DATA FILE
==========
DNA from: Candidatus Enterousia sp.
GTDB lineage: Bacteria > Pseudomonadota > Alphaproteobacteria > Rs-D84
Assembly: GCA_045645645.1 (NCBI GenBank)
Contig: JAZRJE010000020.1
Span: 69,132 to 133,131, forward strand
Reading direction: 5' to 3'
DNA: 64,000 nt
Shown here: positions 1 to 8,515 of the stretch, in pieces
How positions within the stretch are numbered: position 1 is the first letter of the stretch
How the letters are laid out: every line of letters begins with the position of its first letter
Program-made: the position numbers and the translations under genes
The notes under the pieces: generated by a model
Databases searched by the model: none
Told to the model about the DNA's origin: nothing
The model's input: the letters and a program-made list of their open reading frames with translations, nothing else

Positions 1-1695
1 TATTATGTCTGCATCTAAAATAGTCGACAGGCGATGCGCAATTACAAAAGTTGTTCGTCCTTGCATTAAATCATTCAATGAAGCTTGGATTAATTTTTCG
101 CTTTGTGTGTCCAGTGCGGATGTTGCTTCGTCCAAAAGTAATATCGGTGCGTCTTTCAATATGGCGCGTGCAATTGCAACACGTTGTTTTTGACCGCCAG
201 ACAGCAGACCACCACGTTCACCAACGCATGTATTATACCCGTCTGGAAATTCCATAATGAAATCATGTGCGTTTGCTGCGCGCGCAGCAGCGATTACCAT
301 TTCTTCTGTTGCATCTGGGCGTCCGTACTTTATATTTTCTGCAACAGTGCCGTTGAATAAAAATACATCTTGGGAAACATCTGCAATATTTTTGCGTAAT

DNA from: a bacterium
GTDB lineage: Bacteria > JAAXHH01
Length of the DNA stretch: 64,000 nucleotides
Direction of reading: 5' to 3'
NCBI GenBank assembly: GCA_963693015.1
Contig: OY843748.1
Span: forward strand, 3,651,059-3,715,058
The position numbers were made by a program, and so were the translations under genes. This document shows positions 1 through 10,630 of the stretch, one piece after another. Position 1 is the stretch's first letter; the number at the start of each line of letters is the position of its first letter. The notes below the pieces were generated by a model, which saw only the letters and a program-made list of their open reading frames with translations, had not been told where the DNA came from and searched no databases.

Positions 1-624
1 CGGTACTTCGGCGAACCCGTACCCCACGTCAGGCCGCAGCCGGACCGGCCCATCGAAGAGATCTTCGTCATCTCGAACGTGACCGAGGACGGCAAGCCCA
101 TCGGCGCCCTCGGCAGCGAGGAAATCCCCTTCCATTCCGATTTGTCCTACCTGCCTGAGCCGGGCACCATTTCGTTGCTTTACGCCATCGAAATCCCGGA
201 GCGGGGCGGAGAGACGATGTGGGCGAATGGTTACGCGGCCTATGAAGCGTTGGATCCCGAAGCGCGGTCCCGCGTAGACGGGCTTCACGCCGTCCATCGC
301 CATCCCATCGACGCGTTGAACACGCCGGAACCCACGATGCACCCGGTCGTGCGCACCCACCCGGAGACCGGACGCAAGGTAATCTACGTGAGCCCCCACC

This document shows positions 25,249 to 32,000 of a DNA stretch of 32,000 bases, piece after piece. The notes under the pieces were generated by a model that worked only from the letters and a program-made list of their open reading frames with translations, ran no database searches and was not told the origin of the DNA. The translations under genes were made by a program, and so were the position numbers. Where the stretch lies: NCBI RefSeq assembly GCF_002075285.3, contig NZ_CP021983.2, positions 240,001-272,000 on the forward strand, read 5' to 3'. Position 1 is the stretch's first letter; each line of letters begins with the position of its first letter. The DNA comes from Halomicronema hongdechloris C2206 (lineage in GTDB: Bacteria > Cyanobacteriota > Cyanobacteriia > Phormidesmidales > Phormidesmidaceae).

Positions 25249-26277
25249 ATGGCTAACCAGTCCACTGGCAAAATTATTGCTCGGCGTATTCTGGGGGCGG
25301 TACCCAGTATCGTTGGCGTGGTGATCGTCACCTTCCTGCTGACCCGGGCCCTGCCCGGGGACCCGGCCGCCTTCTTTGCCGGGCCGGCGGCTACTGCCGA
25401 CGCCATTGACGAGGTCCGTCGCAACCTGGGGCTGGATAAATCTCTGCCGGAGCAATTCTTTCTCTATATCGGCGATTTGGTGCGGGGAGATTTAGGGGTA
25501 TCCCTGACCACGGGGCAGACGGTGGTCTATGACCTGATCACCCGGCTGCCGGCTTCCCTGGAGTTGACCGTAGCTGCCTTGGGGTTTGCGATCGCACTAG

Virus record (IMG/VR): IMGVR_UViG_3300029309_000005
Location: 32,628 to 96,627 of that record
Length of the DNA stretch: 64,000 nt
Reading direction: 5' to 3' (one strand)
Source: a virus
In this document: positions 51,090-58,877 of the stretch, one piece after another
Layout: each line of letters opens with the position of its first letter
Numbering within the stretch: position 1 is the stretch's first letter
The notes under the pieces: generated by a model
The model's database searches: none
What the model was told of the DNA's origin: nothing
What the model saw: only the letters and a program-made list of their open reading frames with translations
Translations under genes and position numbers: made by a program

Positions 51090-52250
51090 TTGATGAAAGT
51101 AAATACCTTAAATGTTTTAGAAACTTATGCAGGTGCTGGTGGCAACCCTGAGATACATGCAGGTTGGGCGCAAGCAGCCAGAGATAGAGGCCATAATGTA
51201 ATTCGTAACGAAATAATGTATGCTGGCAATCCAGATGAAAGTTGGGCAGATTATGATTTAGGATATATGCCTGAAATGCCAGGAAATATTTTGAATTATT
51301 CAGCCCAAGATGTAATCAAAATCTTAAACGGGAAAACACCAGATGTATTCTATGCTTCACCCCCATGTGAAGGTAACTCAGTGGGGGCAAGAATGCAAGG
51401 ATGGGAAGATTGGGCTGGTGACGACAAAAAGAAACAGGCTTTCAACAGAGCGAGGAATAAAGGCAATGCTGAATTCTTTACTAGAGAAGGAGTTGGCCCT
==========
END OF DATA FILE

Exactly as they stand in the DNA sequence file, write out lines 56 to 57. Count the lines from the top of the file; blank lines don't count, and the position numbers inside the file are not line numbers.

51201 ATTCGTAACGAAATAATGTATGCTGGCAATCCAGATGAAAGTTGGGCAGATTATGATTTAGGATATATGCCTGAAATGCCAGGAAATATTTTGAATTATT
51301 CAGCCCAAGATGTAATCAAAATCTTAAACGGGAAAACACCAGATGTATTCTATGCTTCACCCCCATGTGAAGGTAACTCAGTGGGGGCAAGAATGCAAGG